We did the things that a bride-to-be and her mother do.  We purchased bridal magazines and, much to our delight, we both dog-eared the same dress in the same magazine we each purchased separately.  It’s a a lovely dress, from a designer in London, Ellis Bridal, and the search began for a bridal shop in the United States that carried the collection.  We found one in Sewell, NJ, The Bridal Manor and after trying on two or three other dresses from the same designer, Older Daughter chose the very gown we each swooned over in the magazine.
While in London this past Fall, I purchased a small hair comb for her to wear on her wedding day, a replica of a crown jewel, determined that Older Daughter would bring some bling to the day….she did, with the comb and her Kate Spade shoe choice!  Just beautiful.
I’d like to say that we toured several reception facilities but we didn’t….we considered a few but looked at only one — The Mansion at Ridley Creek State Park — and we knew it was just the perfect enchanting, magical spot for this special day.

A story about the caterer…..back in 2013 when I working with NorthEast Boston Terrier Rescue, a lovely woman named Liz, visited for the required home inspection.  As we got talking, I learned she owned a catering company.  I was delighted to see that her company, Sage Catering, was on the approved caterer list at Ridley Creek….a perfect choice. Below are our selections from the tasting!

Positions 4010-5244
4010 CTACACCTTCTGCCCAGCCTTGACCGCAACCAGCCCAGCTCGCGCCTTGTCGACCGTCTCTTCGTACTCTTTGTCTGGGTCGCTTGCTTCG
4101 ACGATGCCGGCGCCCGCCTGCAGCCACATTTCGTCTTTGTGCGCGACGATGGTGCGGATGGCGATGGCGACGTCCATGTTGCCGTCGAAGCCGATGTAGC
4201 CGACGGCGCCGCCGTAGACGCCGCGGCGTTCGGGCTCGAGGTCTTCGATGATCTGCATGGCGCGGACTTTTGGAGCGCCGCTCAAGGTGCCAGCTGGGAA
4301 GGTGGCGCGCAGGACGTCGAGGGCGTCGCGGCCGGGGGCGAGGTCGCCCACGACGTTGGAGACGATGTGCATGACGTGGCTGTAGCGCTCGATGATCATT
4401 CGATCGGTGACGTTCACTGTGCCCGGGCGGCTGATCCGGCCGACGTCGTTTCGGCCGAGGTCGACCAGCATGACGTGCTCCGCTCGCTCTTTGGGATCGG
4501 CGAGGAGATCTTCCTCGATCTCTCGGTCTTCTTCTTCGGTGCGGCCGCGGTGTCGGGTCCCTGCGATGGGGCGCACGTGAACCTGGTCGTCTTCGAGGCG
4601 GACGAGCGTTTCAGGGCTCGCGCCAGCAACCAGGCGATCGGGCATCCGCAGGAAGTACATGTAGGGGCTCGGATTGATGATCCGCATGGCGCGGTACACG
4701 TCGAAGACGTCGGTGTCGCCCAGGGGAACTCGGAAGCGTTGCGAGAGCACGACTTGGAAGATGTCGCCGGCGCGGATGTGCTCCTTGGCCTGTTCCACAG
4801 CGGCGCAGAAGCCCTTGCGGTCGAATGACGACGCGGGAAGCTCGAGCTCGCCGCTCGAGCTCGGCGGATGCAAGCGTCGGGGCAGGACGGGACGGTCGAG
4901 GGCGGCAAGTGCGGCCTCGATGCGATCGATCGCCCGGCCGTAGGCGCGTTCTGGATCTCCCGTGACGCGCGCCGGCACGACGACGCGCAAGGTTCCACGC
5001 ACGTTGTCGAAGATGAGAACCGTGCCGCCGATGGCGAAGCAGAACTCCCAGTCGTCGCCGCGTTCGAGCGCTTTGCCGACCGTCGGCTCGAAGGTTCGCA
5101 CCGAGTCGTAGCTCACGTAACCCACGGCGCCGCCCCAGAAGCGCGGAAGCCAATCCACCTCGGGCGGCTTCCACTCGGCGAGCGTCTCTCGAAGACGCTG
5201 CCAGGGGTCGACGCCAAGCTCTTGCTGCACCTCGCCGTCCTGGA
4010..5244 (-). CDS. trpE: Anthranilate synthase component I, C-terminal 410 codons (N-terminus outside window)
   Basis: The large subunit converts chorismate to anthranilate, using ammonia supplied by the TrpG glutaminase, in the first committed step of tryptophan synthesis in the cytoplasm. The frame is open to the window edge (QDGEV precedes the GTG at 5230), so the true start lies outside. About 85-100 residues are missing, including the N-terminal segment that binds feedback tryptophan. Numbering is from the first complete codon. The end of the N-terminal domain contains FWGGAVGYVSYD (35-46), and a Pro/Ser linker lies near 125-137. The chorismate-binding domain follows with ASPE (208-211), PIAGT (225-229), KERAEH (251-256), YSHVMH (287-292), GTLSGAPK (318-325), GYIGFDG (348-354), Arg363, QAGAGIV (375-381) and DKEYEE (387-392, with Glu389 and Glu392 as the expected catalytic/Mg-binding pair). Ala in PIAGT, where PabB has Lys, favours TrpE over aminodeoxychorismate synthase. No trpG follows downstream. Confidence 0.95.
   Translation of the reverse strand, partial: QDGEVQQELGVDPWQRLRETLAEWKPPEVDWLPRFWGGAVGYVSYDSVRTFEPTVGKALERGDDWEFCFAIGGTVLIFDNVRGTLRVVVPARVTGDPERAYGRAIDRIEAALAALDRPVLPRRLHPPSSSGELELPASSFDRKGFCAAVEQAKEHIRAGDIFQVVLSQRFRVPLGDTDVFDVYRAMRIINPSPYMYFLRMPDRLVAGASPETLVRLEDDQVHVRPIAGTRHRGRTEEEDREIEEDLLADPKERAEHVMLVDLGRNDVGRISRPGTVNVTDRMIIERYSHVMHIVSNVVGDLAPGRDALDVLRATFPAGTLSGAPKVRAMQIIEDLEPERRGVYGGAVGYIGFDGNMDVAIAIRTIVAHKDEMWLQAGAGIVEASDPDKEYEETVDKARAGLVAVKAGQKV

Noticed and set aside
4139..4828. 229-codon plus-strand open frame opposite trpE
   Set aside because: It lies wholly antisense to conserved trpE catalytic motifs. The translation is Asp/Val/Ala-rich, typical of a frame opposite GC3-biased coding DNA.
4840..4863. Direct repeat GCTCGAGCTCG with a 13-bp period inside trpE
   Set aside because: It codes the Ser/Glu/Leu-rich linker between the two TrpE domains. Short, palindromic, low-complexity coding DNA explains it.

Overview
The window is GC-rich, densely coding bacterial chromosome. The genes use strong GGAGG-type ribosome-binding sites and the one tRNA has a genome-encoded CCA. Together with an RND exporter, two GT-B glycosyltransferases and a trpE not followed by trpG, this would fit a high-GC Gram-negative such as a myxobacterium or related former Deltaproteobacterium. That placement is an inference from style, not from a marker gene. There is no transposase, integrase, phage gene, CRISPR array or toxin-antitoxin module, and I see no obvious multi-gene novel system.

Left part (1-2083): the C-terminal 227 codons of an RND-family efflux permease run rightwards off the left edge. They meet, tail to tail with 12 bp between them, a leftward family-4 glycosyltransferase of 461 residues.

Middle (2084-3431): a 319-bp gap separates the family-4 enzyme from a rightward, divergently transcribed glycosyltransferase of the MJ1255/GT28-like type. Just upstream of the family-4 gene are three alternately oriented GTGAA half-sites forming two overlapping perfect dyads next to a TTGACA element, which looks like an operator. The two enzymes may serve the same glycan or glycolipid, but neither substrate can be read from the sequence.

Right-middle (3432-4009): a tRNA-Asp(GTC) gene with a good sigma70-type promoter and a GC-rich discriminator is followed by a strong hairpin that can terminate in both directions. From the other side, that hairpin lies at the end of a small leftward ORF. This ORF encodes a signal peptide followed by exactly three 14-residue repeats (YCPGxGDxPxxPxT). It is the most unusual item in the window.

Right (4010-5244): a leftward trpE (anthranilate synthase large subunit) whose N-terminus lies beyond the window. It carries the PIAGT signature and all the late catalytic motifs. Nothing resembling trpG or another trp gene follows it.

In April, 2015, we threw Older Daughter a very special, themed bridal shower based around the movie, “That Thing You Do.” You can read about the shower here.
Then there was the Beachlorette Party….a gaggle of girls rented a Sea Isle shore house for the weekend.  Somehow they all survived!
The day finally arrived, June 12, 2015.  For a year, we prayed for a rain-free day, but we forget to include low humidity in the divine request. It was perhaps the hottest, most humid day of 2015 to date, but, nonetheless, it was lovely.   A very dear friend of our family is the Mayor of Swarthmore, and the couple asked him to officiate their ceremony.  A choice made even more special by the little stories sprinkled among his celebratory, light-hearted and sincere words, including a reference to a pink Barbie Ferrari! The vows, written by the bride and groom, were both humorous and heartfelt.  It was wonderful.